I happened to see a short movie the other day about creativeness. It was exploring just what is within each of us who might be an artist, musician, poet, writer, etc… It got me thinking about the ability to teach someone to be creative. Creative people have a certain inquisitiveness about them. They are always asking why? They march to their own drummer…
Remember, when our children were small? They would always ask, why? Our usual answer was because I said so. We were stymieing their creativity and inquisitiveness. All the creative folks mentioned above see things in a different light and have a different way of perceiving things. Maybe with much more vision than you or I.
I had a friend comment on my LinkedIn site that I think “outside the box” and that was a huge compliment. Later he told me” that you see the box, you just refuse to go near it”, an even better compliment. Can we teach people not to see the box or better yet teach them to ignore it? Will it prepare them better for success?
The definition according to Webster of inquisitive is given to inquiry, research, or asking questions; eager for knowledge; intellectually curious: an inquisitive mind. Robert Fuller in an article entitled” Somebodies and Nobodies (2009) Quests and Questions—A path to yourself, says that the best gifts he ever got were questions he couldn’t shake off.
He tells us, referring to Isidore Rabi, “Every other mother in Brooklyn would ask her child after school: “So? Did you learn anything today?” But not my mother. “Izzy,” she would say, “did you ask a good question today?” – Isidore I. Rabi, (1900-88), Nobel-laureate in physics”. What a gem to teach your children.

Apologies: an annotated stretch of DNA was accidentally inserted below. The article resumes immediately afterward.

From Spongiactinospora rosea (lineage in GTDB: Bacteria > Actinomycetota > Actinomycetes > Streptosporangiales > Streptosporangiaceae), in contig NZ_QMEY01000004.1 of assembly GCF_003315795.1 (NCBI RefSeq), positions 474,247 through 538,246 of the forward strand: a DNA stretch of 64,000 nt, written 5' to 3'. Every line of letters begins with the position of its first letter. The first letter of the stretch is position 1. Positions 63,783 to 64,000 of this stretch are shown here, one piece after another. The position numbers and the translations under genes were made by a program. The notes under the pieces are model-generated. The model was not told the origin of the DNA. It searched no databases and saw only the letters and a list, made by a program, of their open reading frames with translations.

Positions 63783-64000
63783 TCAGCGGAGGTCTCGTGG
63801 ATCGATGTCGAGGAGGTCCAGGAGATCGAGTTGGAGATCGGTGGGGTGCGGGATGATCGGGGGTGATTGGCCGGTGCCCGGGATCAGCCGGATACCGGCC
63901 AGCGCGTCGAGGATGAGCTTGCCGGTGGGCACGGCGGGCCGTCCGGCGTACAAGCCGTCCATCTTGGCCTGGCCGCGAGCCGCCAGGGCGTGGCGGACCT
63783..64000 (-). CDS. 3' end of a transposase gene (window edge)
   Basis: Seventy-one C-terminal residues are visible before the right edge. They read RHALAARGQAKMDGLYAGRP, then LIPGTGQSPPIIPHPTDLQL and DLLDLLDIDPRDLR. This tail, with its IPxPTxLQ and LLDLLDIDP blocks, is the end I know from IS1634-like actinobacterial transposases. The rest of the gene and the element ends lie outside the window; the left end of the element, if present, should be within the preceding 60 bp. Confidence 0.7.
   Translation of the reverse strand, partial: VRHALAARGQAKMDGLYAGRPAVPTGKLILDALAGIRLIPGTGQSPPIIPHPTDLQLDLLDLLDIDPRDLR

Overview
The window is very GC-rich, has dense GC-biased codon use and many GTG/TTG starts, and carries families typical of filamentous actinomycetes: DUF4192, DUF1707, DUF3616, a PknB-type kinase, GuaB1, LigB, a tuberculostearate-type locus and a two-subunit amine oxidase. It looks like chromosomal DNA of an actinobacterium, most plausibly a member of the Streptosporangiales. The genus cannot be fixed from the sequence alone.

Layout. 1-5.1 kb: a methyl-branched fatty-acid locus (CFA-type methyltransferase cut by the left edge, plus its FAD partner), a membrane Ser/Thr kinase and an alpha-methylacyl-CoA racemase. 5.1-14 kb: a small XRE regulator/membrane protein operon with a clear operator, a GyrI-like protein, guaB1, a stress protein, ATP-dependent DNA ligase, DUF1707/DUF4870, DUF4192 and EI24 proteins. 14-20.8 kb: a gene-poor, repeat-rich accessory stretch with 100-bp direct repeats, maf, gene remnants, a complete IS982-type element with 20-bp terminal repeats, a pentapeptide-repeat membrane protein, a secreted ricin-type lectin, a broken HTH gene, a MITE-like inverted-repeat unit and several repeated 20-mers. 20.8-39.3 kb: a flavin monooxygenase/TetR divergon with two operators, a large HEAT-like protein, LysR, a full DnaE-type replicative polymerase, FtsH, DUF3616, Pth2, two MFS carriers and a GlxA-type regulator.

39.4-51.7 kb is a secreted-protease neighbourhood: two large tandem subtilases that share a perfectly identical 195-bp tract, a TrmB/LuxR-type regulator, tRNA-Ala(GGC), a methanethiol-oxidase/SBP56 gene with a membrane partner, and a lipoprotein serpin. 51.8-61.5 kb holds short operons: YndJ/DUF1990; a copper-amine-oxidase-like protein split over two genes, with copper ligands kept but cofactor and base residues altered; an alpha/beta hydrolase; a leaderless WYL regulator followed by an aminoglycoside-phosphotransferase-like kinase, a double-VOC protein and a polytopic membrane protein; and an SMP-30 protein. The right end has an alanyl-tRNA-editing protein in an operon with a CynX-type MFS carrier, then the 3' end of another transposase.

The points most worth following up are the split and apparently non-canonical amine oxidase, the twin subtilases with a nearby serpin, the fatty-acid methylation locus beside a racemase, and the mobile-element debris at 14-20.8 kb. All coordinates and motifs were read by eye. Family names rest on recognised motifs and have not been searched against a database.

“Today, quests come to us as questions. They first make themselves known as tiny discrepancies between our felt experience and the conventional wisdom, and end only when we either abandon ourselves or join the prevailing consensus or we manage to bring conventional thought into alignment with our personal truth.”
“The best gifts I’ve ever received have been questions I couldn’t shake off. Good questions are better than good answers, in this sense: they give us purpose, whereas a good answer stops our exploring and makes us a teacher. Catching a good question-and most questions come uninvited and whispered, not shouted-is a skill to be cultivated, as Izzy Rabi’s mother knew. Those who learn to notice and follow their questions, never get old. When I taught physics at Columbia, I knew Rabi. In his sixties, he was as playful as my own children. I ran into him at a conference a decade later and he announced, “Today I am three score and ten plus ten percent.” Do the math and you’ll see it was his way of letting me know it was his 77th birthday.”
Never lose your sense of inquisitiveness, question everything that does not make sense to you and it will enhance your creative side. You will “think out of box” and like the guy from Men’s Warehouse, I guarantee it.